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Monday, May 11, 2020

Halachic Times (Zmanim)
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Omer: Day 32 - Netzach sheb'Hod
Tonight Count 33
Jewish History

Following the theft of silver from the Holy Temple in Jerusalem on the 17th of Iyar of the year 3826 from Creation (66 CE), the Jewish defense force attacked and defeated the Roman garrison stationed in Jerusalem.

The 17th of Iyar marks the passing of Rabbi Yechezkel Landau (1713-1793), author of the Talmudic-Halachic work Noda B'Yehuda and Chief Rabbi of Prague. His famous "Letter of Peace" helped to heal the rift between the great sages Rabbi Yaakov Emden and Rabbi Yonasan Eibeshutz, which threatened to irreparably divide the Jewish people.

Laws and Customs

Tomorrow is the thirty-third day of the Omer Count. Since, on the Jewish calendar, the day begins at nightfall of the previous evening, we count the omer for tomorrow's date tonight, after nightfall: "Today is thirty-three days, which are four weeks and five days, to the Omer." (If you miss the count tonight, you can count the omer all day tomorrow, but without the preceding blessing).

The 49-day "Counting of the Omer" retraces our ancestors' seven-week spiritual journey from the Exodus to Sinai. Each evening we recite a special blessing and count the days and weeks that have passed since the Omer; the 50th day is Shavuot, the festival celebrating the Giving of the Torah at Sinai.

Tonight's Sefirah: Hod sheb'Hod -- "Humility in Humility" (also: "Splendor in Splendor")

The teachings of Kabbalah explain that there are seven "Divine Attributes" -- Sefirot -- that G-d assumes through which to relate to our existence: Chessed, Gevurah, Tifferet, Netzach, Hod, Yesod and Malchut ("Love", "Strength", "Beauty", "Victory", "Splendor", "Foundation" and "Sovereignty"). In the human being, created in the "image of G-d," the seven sefirot are mirrored in the seven "emotional attributes" of the human soul: Kindness, Restraint, Harmony, Ambition, Humility, Connection and Receptiveness. Each of the seven attributes contain elements of all seven--i.e., "Kindness in Kindness", "Restraint in Kindness", "Harmony in Kindness", etc.--making for a total of forty-nine traits. The 49-day Omer Count is thus a 49-step process of self-refinement, with each day devoted to the "rectification" and perfection of one the forty-nine "sefirot."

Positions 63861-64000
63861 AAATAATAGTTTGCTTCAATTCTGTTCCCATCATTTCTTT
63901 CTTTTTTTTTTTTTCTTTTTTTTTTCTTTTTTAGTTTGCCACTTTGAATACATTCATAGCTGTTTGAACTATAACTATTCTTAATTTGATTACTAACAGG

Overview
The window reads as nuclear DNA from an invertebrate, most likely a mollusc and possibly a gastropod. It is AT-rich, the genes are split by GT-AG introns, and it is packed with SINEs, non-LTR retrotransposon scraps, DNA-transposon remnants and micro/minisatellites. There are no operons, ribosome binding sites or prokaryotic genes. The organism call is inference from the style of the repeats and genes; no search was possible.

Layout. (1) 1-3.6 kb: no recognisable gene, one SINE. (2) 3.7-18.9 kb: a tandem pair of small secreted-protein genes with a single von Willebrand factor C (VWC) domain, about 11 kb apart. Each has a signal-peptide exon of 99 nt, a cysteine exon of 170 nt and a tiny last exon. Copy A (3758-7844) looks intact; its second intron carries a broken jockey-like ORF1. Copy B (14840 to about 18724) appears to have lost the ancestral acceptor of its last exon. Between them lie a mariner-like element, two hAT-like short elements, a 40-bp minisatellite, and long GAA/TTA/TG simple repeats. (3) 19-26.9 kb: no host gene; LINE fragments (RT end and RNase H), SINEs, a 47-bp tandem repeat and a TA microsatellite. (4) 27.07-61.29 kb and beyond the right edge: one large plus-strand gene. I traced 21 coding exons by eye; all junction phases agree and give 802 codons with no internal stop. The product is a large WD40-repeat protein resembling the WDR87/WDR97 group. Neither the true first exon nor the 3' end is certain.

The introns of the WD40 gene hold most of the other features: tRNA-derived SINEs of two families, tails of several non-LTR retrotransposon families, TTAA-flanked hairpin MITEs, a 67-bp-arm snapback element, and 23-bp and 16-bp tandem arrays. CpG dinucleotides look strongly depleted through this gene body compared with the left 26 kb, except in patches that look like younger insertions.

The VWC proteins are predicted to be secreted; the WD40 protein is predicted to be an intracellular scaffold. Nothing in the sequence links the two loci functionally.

Links:
How to count the Omer
The deeper significance of the Omer Count

Daily Thought

This is the impossible position He has put us in: The paradox of outrage.

We believe that at the core of reality there lies a G-d who is essentially good and cares for each one according to his or her needs, guiding each one to the right path, punishing wickedness and rewarding goodness in fair and equal measure. And so, over and over we are outraged--because what we experience flies in the face of this entire belief.

Yet, if we abandon either pole of the paradox, we might as well have never been born. If we learn to ignore the existence of the evil and the suffering, finding some justification for G-d or simply hiding our heads in the sand--then for what purpose were we placed in such a world? To leave it as we found it? And what kind of a G-d have our justifications created?

But if we should surrender our G-d, concluding that, "there is no Judge and therefore no justice"--then what value does my life have? What value does any life have? And what, then, is the point of all the outrage?

This is the drama created by a G-d entirely beyond any form of understanding--a drama powered by the agonizing tension of paradox.

They asked the Baal Shem Tov: "The Talmud tells usChulin 109b. that for every thing G-d forbade, He provided us something permissible of the same sort. He forbade us to eat blood and permitted the liver. He forbade milk and meat and permitted the cow's udder. If so, what did He permit that corresponds to the sin of heresy?"

The Baal Shem Tov replied: "Acts of kindness."Pardes Yosef, Terumah, chapter 25.

Because when you see a person suffering, you don't say, "G-d runs the universe. G-d will take care. G-d knows what is best." You do everything in your power to relieve that suffering as though there is no G-d. You become a heretic in G-d's name.